America’s global position by 2025
The three main threats exist to America’s dominant position in the global economy: loss of economic clout thanks to a shrinking share of world trade, the decline of American technological innovation, and the end of the dollar’s privileged status as the global rr.
Add to this clear evidence that the US education system, that source of future scientists and innovators, has been falling behind its competitors. Nearly half of all graduate students in the sciences in the US are now foreigners, most of whom will be heading home, not staying here as once would have happened. By 2025, in other words, the United States is likely to face a critical shortage of talented scientists.
By 2025, Iran and Russia will control almost half of the world’s natural gas supply, which will potentially give them enormous leverage over energy-starved Europe. Add petroleum reserves to the mix and, as the National Intelligence Council has warned, in just 15 years two countries, Russia and Iran, could “emerge as energy kingpins.”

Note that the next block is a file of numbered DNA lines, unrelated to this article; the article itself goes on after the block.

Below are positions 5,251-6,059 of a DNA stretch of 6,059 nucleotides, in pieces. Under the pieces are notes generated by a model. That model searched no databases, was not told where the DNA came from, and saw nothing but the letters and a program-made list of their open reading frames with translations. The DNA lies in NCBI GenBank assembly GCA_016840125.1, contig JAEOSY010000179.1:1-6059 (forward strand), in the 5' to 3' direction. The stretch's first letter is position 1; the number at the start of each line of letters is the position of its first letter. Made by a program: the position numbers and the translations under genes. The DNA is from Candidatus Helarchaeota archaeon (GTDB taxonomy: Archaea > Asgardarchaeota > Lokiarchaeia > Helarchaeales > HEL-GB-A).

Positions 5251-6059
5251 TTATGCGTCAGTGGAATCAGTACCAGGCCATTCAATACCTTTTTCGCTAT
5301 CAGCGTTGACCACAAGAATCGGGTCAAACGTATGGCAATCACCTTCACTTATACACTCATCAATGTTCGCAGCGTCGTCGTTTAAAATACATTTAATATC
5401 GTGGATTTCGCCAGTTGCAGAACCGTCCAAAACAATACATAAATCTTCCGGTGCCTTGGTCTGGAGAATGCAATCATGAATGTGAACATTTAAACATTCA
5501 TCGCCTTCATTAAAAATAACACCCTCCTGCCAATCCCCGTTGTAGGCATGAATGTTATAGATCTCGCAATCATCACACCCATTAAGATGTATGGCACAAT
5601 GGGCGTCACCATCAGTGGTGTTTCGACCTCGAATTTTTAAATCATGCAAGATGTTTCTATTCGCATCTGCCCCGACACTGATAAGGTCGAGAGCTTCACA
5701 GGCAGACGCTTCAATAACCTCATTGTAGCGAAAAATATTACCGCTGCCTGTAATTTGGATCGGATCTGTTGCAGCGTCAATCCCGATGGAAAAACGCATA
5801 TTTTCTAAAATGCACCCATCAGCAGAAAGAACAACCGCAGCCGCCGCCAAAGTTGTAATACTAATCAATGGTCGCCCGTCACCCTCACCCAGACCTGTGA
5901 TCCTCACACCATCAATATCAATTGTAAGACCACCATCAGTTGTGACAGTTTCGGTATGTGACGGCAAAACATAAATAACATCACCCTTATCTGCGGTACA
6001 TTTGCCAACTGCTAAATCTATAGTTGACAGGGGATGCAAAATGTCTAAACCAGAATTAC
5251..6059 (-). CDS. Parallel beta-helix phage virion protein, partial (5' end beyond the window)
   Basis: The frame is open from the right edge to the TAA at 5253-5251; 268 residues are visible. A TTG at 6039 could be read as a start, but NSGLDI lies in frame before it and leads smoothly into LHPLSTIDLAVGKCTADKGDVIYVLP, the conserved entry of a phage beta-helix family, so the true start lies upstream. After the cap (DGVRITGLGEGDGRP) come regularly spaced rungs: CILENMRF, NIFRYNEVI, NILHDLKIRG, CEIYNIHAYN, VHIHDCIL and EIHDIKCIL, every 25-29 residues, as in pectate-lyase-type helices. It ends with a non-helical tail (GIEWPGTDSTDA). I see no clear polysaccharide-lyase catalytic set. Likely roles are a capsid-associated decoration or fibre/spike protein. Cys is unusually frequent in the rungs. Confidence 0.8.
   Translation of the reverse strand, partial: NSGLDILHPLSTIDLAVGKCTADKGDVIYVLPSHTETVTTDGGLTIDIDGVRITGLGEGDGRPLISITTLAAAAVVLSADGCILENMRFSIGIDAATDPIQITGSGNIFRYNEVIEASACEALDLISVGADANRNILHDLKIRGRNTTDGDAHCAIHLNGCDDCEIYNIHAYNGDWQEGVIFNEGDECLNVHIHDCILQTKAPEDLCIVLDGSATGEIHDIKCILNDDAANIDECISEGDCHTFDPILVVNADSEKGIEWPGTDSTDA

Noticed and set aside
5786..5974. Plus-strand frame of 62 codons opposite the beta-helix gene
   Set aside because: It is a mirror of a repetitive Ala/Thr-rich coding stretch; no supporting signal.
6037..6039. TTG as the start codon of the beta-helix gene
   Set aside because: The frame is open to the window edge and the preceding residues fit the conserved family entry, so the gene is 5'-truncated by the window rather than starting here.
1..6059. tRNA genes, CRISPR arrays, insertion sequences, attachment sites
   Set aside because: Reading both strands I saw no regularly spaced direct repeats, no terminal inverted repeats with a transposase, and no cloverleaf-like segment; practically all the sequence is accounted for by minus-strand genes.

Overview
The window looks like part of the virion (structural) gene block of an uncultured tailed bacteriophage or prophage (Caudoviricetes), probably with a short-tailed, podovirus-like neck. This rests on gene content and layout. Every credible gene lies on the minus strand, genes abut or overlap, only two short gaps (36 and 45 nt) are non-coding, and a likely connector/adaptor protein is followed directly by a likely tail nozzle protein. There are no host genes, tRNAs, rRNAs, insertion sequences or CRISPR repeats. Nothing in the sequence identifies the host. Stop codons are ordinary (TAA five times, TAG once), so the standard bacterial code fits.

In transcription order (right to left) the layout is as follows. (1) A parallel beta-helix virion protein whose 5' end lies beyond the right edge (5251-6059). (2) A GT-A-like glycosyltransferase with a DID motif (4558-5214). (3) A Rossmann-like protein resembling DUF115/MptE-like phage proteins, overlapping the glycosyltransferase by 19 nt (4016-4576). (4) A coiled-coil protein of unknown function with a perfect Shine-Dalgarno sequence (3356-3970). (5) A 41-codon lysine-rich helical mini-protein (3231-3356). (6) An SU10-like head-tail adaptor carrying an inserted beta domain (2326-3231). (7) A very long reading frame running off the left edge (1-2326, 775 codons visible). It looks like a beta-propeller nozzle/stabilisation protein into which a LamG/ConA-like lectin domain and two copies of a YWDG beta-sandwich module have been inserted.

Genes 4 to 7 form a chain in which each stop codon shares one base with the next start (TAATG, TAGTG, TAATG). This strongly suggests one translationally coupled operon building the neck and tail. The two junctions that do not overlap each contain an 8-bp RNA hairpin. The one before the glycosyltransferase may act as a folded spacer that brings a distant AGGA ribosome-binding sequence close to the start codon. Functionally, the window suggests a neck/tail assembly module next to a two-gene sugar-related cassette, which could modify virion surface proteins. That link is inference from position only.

As allies worldwide begin to realign their policies to take cognizance of rising Asian powers, the cost of maintaining 800 or more overseas military bases will simply become unsustainable, finally forcing a staged withdrawal on a still-unwilling Washington. With both the US and China in a race to weaponize space and cyberspace, tensions between the two powers are bound to rise, making military conflict by 2025 at least feasible, if hardly guaranteed.
A new global oligopoly could emerge between 2020 and 2040, with rising powers China, Russia, India, and Brazil.